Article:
(2) Units should not resort to the use of pharmaceutical pretreatment with carbonic anhydrase inhibitors such as acetazolamide (Diamox). These drugs have side effects that mimic the signs and symptoms of AMS. Inexperienced medics may have difficulty recognizing the differences between the side effects of the drug and a condition that could possibly be life threatening. Additionally, these drugs are diuretics, which results in higher hydration levels (at least 25 percent increase per man per day). These higher hydration levels create a larger logistical demand on the unit by requiring more water, time to acquire water, water purification supplies, and, if in a winter environment, fuels for melting snow and ice for water.

(3) Carbonic anhydrase inhibitors such as acetazolamide are effective in the treatment of mild and severe AMS. These drugs should accompany attached medical personnel because they can treat the soldier suffering the symptoms of AMS and, although rest may be required evacuation may not be needed.

(4) Do not move troops directly to high altitudes even if allowances can be made for inactivity for the first three to five days before mission commitment. Moving troops directly to high altitude can increase the probability of altitude sickness. Even if inactivity follows deployment, the incidence of altitude sickness is more likely than with a gradual ascent.

d. Training on high-altitude effects can prevent psychological preconceptions. Soldiers who have lived on flat terrain may have difficulty when learning to negotiate steep slopes or cliffs, developing a sense of insecurity and fear. They must be slowly introduced to the new terrain and encouraged to develop the confidence required to negotiate obstacles with assurance and ease. They must be taught the many climbing techniques and principles of mountain movement. They overcome their fear of heights by becoming familiar with the problem. The soldier cannot be forced to disregard this fear.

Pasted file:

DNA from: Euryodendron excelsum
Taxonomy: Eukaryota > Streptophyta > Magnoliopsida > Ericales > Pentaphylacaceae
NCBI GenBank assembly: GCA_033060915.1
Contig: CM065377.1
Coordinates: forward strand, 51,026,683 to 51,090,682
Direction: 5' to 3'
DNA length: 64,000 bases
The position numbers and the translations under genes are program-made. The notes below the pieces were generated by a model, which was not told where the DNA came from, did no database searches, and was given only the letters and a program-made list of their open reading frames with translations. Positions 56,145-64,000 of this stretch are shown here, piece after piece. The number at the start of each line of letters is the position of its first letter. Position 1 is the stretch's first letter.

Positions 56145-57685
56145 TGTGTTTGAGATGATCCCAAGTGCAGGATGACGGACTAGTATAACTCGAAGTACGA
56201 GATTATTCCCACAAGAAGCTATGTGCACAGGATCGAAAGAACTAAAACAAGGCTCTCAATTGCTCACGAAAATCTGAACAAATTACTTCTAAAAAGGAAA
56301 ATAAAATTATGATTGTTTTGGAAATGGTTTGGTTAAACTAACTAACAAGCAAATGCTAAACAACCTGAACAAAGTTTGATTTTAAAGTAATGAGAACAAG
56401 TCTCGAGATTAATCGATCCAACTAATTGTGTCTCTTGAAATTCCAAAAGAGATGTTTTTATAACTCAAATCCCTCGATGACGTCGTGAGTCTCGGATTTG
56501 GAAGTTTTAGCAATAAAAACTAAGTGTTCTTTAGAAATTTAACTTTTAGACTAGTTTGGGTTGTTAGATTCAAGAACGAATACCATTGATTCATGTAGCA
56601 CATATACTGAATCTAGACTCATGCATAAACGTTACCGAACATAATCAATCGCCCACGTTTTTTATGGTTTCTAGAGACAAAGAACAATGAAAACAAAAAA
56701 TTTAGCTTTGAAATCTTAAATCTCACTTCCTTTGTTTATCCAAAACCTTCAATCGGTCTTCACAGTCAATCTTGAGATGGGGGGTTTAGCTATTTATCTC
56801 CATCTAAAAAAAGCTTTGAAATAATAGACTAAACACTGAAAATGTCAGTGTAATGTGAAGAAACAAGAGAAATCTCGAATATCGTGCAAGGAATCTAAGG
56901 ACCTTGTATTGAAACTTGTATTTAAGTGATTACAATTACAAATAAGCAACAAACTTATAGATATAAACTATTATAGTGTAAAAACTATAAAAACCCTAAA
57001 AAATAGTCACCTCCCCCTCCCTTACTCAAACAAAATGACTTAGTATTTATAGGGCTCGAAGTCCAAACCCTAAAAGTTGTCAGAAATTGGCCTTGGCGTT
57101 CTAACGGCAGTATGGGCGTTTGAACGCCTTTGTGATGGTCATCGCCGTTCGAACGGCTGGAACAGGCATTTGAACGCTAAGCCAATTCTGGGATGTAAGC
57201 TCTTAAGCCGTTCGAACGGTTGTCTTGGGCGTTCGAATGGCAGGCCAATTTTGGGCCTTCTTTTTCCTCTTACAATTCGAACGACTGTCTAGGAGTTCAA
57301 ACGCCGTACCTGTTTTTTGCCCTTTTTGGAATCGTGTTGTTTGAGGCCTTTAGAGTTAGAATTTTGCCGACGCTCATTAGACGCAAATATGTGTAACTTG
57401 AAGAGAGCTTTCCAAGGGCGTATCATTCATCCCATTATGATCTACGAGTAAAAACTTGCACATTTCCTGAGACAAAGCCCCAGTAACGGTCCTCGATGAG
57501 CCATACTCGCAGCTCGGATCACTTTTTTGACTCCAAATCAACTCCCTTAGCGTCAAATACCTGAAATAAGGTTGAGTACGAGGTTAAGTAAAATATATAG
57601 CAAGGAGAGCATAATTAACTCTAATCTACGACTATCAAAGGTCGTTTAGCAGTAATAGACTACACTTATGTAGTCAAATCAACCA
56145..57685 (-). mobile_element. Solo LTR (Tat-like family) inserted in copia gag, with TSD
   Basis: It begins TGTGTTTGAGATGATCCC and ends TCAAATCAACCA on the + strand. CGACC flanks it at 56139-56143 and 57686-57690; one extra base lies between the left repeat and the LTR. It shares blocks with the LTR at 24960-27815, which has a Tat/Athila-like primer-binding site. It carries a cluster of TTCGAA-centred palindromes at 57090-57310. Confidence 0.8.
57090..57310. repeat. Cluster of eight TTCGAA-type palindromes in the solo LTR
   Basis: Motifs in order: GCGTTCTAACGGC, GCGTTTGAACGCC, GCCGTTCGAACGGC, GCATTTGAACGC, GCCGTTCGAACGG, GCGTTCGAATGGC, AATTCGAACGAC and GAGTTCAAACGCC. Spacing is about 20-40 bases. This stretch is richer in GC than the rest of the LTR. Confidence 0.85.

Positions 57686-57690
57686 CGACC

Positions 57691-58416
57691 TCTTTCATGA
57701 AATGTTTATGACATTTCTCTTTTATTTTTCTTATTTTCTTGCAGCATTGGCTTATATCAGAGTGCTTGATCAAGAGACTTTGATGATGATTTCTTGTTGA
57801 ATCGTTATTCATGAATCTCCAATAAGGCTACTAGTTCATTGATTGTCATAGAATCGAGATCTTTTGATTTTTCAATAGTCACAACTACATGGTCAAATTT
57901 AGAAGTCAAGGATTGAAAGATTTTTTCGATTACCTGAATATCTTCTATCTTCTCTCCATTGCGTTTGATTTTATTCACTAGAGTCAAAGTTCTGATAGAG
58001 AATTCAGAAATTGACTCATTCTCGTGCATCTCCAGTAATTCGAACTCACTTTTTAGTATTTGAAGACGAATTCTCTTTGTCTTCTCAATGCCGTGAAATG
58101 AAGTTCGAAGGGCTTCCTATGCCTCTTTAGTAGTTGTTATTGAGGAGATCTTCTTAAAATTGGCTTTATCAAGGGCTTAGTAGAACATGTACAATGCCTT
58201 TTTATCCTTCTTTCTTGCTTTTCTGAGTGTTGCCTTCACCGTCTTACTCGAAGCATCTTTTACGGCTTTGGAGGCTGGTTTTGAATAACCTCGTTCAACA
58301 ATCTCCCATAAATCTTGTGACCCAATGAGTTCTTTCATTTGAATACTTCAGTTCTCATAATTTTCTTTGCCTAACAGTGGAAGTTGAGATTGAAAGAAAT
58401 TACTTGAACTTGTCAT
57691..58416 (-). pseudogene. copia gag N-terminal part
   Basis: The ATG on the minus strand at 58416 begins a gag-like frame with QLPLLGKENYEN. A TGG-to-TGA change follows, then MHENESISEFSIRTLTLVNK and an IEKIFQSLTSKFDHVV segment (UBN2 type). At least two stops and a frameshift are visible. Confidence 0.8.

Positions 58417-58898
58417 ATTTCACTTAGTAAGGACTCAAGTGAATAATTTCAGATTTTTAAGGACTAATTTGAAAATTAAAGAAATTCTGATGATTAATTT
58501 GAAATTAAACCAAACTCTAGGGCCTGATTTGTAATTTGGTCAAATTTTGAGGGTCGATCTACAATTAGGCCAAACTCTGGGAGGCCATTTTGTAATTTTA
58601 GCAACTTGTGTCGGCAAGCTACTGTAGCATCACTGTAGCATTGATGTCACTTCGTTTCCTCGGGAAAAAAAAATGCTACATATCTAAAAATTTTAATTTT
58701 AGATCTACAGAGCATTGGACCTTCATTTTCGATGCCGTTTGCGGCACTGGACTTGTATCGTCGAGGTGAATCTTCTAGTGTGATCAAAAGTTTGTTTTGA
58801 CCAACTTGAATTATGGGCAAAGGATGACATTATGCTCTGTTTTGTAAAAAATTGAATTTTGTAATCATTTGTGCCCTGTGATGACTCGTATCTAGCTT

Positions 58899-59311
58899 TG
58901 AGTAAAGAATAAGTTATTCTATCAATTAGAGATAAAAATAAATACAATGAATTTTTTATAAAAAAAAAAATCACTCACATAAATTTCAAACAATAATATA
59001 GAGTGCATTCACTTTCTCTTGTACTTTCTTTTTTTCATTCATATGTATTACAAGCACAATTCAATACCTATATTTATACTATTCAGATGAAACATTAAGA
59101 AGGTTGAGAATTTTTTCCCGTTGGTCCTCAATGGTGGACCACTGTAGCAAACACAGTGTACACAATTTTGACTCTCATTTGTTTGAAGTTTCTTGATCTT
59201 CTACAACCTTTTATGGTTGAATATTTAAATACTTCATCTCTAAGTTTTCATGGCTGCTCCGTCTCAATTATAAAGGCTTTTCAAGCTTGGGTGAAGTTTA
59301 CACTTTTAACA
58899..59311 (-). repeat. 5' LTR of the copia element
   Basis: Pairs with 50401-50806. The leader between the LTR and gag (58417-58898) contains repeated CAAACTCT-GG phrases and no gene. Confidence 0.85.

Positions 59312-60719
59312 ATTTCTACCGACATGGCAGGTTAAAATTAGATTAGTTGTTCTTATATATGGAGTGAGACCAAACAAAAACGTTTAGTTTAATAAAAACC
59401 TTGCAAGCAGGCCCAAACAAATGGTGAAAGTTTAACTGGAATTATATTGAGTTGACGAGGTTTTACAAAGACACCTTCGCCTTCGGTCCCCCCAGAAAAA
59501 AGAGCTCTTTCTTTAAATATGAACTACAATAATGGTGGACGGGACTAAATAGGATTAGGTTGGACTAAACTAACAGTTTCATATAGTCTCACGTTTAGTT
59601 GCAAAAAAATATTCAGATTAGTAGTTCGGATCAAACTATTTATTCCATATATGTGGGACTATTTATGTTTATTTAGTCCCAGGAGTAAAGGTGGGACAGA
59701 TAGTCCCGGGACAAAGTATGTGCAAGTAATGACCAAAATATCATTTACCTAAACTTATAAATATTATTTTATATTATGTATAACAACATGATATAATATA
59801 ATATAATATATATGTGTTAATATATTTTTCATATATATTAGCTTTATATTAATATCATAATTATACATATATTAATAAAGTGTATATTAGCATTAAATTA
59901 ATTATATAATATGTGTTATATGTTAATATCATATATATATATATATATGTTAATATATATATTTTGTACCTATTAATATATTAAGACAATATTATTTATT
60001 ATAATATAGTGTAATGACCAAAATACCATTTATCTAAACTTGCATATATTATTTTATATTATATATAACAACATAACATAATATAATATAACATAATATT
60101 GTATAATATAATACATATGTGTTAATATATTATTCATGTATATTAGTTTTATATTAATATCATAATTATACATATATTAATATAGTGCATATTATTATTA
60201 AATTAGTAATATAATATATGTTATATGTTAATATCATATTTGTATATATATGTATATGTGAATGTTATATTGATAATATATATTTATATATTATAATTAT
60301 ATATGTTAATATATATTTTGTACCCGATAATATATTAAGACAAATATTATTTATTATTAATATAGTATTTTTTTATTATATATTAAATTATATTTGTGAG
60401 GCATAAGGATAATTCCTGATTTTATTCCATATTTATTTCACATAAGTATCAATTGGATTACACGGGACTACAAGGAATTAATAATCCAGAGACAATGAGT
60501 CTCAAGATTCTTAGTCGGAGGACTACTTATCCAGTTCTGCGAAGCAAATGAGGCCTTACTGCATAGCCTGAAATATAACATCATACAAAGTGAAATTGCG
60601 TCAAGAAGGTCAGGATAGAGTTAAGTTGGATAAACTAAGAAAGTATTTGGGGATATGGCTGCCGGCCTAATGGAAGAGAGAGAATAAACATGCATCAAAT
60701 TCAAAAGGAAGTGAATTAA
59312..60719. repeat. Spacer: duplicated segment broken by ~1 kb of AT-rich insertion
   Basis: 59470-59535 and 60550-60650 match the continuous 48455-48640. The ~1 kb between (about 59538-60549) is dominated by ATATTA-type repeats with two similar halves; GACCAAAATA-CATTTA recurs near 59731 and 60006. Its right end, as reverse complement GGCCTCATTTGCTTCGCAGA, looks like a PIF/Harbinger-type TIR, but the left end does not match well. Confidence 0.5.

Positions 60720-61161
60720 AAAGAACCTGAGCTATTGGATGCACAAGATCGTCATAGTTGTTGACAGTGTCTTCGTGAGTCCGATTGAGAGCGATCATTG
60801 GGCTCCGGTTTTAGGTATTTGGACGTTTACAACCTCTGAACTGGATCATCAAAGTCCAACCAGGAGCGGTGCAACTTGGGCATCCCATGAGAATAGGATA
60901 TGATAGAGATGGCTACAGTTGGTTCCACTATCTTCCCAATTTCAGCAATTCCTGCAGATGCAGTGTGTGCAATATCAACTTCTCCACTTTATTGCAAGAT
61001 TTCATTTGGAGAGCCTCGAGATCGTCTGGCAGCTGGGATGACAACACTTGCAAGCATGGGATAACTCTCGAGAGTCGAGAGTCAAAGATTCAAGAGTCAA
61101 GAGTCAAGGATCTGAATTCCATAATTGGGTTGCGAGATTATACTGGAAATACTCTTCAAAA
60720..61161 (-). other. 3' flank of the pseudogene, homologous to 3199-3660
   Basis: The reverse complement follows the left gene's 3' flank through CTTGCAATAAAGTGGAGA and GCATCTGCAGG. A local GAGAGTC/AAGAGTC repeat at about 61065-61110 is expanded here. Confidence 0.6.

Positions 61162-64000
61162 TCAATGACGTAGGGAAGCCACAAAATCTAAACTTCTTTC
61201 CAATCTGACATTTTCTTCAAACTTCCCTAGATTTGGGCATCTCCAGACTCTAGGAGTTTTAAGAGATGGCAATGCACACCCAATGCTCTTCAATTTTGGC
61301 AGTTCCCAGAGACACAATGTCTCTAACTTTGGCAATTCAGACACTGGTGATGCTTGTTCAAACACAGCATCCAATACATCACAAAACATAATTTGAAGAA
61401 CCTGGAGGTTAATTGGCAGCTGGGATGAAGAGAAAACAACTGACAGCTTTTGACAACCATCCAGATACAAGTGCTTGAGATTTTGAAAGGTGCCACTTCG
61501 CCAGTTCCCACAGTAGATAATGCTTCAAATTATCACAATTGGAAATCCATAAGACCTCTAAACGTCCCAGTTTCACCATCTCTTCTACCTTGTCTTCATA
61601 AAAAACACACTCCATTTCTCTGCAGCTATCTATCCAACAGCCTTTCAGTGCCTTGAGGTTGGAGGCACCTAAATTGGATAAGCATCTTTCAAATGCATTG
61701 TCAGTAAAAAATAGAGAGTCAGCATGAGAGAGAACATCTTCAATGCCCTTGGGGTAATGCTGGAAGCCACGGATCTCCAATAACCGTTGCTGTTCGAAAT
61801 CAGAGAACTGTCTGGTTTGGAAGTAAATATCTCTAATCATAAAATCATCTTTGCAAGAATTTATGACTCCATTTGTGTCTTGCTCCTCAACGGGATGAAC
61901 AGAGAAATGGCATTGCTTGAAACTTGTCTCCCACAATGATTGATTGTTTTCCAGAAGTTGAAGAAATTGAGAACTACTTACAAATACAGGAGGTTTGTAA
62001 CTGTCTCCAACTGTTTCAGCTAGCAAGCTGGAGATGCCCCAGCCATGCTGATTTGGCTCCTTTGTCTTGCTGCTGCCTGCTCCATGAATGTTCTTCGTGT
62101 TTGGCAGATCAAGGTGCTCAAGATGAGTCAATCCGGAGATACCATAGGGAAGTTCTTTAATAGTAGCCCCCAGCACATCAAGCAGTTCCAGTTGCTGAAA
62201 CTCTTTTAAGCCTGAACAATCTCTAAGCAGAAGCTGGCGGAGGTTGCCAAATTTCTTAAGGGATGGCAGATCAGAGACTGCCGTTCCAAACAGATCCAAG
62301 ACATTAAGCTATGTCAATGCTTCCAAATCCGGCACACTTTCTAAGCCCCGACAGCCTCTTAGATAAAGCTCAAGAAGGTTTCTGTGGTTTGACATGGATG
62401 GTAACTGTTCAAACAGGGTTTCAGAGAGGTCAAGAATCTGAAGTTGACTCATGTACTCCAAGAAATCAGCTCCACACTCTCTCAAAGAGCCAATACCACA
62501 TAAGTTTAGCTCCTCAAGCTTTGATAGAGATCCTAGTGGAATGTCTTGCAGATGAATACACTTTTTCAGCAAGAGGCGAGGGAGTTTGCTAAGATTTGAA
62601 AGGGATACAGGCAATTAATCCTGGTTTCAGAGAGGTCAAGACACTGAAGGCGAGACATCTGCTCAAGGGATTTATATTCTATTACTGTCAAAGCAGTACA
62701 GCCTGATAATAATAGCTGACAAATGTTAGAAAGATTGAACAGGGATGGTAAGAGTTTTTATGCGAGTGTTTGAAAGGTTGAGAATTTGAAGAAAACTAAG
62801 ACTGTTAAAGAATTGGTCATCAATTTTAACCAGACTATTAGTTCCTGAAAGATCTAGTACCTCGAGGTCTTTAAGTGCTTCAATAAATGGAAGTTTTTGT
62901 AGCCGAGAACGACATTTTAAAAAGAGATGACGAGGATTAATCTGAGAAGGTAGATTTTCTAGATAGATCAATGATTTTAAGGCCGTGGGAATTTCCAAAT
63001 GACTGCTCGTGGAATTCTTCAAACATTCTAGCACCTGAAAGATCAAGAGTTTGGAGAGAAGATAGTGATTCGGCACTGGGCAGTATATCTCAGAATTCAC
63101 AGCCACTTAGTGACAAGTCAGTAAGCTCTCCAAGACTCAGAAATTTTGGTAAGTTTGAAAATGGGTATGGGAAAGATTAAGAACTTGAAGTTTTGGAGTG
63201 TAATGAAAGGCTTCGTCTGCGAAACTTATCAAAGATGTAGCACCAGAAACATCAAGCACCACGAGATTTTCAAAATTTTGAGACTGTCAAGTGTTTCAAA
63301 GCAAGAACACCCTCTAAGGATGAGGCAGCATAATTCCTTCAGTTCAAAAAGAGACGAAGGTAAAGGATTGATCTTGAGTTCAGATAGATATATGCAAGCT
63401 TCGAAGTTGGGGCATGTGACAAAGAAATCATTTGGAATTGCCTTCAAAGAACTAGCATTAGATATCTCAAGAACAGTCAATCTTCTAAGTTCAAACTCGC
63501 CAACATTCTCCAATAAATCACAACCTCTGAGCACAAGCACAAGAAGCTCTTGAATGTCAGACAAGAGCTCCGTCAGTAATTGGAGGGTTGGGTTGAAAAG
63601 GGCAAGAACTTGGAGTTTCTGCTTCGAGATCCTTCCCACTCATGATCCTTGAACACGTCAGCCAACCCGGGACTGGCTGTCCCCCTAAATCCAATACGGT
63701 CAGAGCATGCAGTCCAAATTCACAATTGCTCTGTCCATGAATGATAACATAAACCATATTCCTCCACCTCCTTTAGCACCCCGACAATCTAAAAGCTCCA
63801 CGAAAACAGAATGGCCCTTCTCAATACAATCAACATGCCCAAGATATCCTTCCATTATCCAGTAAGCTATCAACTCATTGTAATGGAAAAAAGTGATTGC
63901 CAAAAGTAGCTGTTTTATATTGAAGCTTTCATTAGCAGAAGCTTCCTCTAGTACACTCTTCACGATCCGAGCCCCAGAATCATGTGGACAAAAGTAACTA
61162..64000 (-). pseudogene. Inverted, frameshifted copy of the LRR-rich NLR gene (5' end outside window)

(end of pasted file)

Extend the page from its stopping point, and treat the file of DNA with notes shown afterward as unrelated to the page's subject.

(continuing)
e. Regardless of previous training and the amount of flat cross-country movement practice, the untrained soldier finds mountain movement hard and tiring. A different group of muscles are used, which must be developed and hardened. A new technique of rhythmic movement must be learned. Such conditioning is attained through frequent marches and climbs, while carrying TOE and special equipment loads. This conditions the back and legs, which results in increased ability and endurance. At the same time, the men acquire confidence and ability to safely negotiate the terrain. The better the physical condition of the soldier, the better the chance of avoiding exhaustion. Proper physical conditioning ensures the soldier is an asset and not a liability. The body improves its capacity for exercise, the metabolism becomes more efficient, and blood and oxygen flow quickly and effectively.

f. A physical fitness training program that gradually increases in difficulty should include marches, climbing, and calisthenics. This increases the soldierís endurance. Through a sustained high level of muscular exertion, the soldierís capacity for exertion is increased. Physical conditioning should include long-distance running for aerobic conditioning; calisthenics and weight training to strengthen the heart, lungs, abdomen, legs, back, arms, and hands; a swimming program to increase lung efficiency; and road marches over mountainous terrain with all combat equipment. Upon deploying to high elevations, caution must be exercised by units that are in superior physical condition. The heart rate, metabolism, and lungs must become accustomed to the elevation and thinner air. A conditioning program must be set up on site and integrated in gradual stages where acclimatization, conditioning, and mountaineering skills are realized.

g. Conditioning should begin with basic climbing. It is equally important to instill the will to climb. Confidence goes hand in hand with physical conditioning and skill development. Repetitive practice, to the point of instinctive reaction, is key to learning and maintaining climbing proficiency and technical skills. There are no quick and easy methods to becoming acclimatized and conditioned. Training should gradually challenge the soldier over an extended period and reinforce learning skills.